For the moment six clones of Agiorgitiko have been singled out, a result of the collaborative research of the VNB nursery with IFV. One clone ENTAV INRA 1252 has already been released commercially and has been certified by the French Ministry of Agriculture; its main characteristic is that it is disease-free and that it ripens earlier (approximately two weeks). Moreover, it retains its typicity, it is productive and fruit-forward, but with 50% higher anthocyanin content and juicy tannins. This was the result of a long and demanding period of research (selecting and testing isolated clones) that lasted 15 years before a clone was achieved, with the chosen characteristics.

It is unknown when the other clones will be available. The parent material has been planted in the Alea region of Argolida at 700 m altitude. Pictures of the bunches are shown below. No.1 is on the top left, and the images are in clockwise order. A brief description of the bunches of the six different clones is given below, together with the taste of the berries of each clone, just before harvest when I first tasted them.

#1 Lots of flesh on the berries, juicy fruit, little bitterness.
#2 Smaller berries compared to #1 with higher acidity and less obvious fruit. Small bunches.
#3 Similar to #1 with fresh acidity and an overall green character. Big bunches.
#4 Compact bunches, fleshy and ripe. Moderate bunches in size.
#5 Ripe and balanced. Moderate bunches.
#6 Loose bunches, seems less vigorous and concentrated. Moderate bunches.

Terroirs of Nemea

When one talks about Nemea, it will typically be described as the largest PDO region of the country, with approximately 2.500 hectares under vine. The variety that is considered the ultimate star is, none other, than the charming Agiorgitiko, which produces soft, fruity and easy-drinking wines. This may be a statement that involves much truth, but it is not the whole truth.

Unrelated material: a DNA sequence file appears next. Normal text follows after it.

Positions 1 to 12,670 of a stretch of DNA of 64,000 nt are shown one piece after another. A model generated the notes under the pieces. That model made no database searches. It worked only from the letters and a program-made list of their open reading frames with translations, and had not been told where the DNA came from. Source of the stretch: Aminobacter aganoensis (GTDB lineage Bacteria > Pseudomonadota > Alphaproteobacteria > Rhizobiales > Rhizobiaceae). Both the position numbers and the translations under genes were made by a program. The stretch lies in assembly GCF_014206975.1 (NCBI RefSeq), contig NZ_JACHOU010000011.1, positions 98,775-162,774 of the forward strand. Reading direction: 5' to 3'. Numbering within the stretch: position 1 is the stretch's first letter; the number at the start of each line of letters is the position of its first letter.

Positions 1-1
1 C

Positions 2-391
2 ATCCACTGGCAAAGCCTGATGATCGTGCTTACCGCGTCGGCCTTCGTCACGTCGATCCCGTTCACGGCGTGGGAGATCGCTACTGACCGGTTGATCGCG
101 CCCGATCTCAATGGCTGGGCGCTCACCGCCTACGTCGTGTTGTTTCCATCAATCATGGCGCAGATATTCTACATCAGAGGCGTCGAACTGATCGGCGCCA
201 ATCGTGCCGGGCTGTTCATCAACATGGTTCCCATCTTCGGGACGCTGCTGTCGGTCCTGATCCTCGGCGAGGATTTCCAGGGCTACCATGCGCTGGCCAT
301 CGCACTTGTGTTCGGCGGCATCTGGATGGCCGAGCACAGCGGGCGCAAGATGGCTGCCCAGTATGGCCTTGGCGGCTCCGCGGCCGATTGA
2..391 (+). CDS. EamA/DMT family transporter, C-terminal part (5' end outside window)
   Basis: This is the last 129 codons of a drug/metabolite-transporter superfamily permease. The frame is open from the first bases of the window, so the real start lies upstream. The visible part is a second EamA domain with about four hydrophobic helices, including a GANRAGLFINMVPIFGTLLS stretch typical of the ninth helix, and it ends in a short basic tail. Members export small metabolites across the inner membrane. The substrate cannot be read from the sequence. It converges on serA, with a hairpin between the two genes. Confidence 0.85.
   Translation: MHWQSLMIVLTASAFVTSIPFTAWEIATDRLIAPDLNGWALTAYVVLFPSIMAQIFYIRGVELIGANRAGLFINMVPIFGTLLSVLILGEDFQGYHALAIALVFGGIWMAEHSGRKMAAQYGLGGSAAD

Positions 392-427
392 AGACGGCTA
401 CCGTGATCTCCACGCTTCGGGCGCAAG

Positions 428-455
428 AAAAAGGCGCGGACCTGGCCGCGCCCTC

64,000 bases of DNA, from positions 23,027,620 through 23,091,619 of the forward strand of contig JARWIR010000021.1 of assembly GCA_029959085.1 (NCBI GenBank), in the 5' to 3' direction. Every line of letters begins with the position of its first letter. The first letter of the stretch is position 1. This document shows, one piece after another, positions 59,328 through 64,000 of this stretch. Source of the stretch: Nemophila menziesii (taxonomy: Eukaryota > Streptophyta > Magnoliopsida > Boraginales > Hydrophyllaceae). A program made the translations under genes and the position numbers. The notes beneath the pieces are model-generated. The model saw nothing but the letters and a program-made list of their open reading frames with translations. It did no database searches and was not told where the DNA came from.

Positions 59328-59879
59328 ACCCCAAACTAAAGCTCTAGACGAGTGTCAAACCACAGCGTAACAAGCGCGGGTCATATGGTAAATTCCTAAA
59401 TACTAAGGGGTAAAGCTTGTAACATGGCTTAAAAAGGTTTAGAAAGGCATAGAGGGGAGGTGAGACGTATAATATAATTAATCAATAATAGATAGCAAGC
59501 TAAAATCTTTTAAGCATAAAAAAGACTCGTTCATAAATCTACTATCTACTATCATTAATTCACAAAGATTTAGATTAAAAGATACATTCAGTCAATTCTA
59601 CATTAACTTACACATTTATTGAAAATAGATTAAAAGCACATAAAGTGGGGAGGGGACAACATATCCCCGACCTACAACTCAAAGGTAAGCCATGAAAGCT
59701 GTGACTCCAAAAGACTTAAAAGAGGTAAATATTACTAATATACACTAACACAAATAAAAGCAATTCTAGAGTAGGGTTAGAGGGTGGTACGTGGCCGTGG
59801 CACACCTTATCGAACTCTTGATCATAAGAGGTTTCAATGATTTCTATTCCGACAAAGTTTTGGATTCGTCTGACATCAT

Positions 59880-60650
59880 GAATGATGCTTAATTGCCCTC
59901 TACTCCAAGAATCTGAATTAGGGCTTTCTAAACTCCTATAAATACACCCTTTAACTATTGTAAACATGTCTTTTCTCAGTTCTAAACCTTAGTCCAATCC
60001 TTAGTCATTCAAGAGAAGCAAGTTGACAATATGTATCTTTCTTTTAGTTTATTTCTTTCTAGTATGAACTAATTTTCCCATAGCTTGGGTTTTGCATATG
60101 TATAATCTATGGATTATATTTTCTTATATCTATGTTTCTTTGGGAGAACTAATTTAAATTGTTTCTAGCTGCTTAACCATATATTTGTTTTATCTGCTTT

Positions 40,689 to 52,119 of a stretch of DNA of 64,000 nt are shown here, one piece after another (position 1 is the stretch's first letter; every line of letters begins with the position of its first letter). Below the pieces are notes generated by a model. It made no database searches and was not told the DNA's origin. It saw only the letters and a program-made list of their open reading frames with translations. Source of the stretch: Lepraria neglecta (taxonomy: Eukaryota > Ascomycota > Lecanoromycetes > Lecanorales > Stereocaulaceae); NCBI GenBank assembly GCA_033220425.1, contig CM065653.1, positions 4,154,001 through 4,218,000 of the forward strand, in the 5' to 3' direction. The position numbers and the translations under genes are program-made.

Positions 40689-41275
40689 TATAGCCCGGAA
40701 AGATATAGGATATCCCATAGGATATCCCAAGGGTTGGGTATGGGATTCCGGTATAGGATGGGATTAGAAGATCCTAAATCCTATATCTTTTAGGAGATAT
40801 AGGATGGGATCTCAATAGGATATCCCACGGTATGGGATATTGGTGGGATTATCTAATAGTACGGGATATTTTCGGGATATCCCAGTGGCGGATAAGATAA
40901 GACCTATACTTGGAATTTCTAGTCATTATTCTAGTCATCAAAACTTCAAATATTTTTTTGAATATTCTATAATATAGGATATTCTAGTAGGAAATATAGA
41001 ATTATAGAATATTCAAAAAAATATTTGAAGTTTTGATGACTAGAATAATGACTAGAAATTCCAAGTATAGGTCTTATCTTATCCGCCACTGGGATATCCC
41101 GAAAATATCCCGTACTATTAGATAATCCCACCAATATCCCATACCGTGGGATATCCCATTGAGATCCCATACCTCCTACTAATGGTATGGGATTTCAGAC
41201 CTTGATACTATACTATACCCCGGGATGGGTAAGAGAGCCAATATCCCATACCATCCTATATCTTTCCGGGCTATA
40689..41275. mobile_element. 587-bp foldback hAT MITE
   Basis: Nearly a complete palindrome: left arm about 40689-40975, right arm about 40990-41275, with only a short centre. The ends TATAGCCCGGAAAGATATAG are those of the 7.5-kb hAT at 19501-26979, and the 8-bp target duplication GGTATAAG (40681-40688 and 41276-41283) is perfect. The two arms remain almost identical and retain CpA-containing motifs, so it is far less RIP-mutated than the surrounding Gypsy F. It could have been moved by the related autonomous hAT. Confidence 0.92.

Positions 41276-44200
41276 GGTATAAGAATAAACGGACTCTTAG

Nemea is so much more; it is a mosaic of vineyards that vary in exposure, altitude and soil, and this particular assortment is expressed in the wines. They come in a wide variety of styles and qualities. One needs to walk through the vineyards and the broader area to fully grasp the diversity of the terroir. It is worth trying the wines of each locality separately to discern the breadth of all the different elements and how these are imprinted in the wines. It would not be an exaggeration if one were to say that Nemea rivals Naoussa in terms of complexity of terroirs; the difference being that Nemea producers are not crafting wine exclusively from specific terroirs or zones as they are doing in Naoussa. 

Nevertheless, all this diversity has not been clearly highlighted during these recent years. Not only have these facts not been made known, but the image of Nemea has suffered. Oceans and seas of cheap, bulk wine supply armies of thirsty consumers damaging the reputation of the area, which has come to be associated with poor quality, dubious wine. 

The landscape of the zone is defined by numerous valleys which have been formed by the flow of rivers, such as Asopos. These are:
1.    Nemea (central plateau) with subregions like Achladias, Katsena, Galatas, Aidonia, Petri, Kalivia, Zenes, Tsidaria, Ag. Dimitrios
2.    Ancient Kleones
3.    Ancient Nemea
4.    Leontio-Gymno
5.    Asprokambos-Psari
6.    Kefalari-Klimenti
7.    Malandreni
8.    Xirokambos
Plus Koutsi slopes, Dafni, Bozikas, Titanis